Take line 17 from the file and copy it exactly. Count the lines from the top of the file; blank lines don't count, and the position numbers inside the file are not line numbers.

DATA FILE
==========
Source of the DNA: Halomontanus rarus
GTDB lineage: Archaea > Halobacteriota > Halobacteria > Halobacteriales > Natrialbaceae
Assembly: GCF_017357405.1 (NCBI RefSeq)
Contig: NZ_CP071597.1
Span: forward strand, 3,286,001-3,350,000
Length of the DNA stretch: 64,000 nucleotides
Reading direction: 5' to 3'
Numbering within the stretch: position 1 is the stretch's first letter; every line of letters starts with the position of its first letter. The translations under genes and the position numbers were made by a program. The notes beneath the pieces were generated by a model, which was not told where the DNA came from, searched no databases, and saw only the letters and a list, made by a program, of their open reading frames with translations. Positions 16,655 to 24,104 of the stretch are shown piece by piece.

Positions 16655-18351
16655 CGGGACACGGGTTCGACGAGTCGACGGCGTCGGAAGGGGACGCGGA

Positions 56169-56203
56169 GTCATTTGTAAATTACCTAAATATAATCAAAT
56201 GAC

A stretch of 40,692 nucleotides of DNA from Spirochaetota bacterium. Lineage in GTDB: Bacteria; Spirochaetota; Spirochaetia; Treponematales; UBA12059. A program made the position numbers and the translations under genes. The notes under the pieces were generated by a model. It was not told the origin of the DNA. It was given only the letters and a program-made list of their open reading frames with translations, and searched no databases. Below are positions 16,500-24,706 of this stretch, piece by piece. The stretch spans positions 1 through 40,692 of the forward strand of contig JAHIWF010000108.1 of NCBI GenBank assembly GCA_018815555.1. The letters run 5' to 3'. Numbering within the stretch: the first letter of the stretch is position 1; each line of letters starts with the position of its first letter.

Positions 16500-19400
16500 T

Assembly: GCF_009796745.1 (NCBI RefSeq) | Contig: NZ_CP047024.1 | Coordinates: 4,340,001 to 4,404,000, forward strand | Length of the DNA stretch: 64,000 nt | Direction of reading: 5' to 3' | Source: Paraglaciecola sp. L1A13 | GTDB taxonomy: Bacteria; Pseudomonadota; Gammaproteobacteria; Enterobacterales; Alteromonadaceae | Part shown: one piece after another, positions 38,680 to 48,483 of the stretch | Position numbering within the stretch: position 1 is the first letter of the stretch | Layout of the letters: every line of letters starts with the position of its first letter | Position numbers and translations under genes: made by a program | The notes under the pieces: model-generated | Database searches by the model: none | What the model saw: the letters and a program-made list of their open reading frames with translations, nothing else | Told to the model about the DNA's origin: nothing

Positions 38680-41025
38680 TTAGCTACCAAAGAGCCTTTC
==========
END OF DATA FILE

Assembly: GCF_009796745.1 (NCBI RefSeq) | Contig: NZ_CP047024.1 | Coordinates: 4,340,001 to 4,404,000, forward strand | Length of the DNA stretch: 64,000 nt | Direction of reading: 5' to 3' | Source: Paraglaciecola sp. L1A13 | GTDB taxonomy: Bacteria; Pseudomonadota; Gammaproteobacteria; Enterobacterales; Alteromonadaceae | Part shown: one piece after another, positions 38,680 to 48,483 of the stretch | Position numbering within the stretch: position 1 is the first letter of the stretch | Layout of the letters: every line of letters starts with the position of its first letter | Position numbers and translations under genes: made by a program | The notes under the pieces: model-generated | Database searches by the model: none | What the model saw: the letters and a program-made list of their open reading frames with translations, nothing else | Told to the model about the DNA's origin: nothing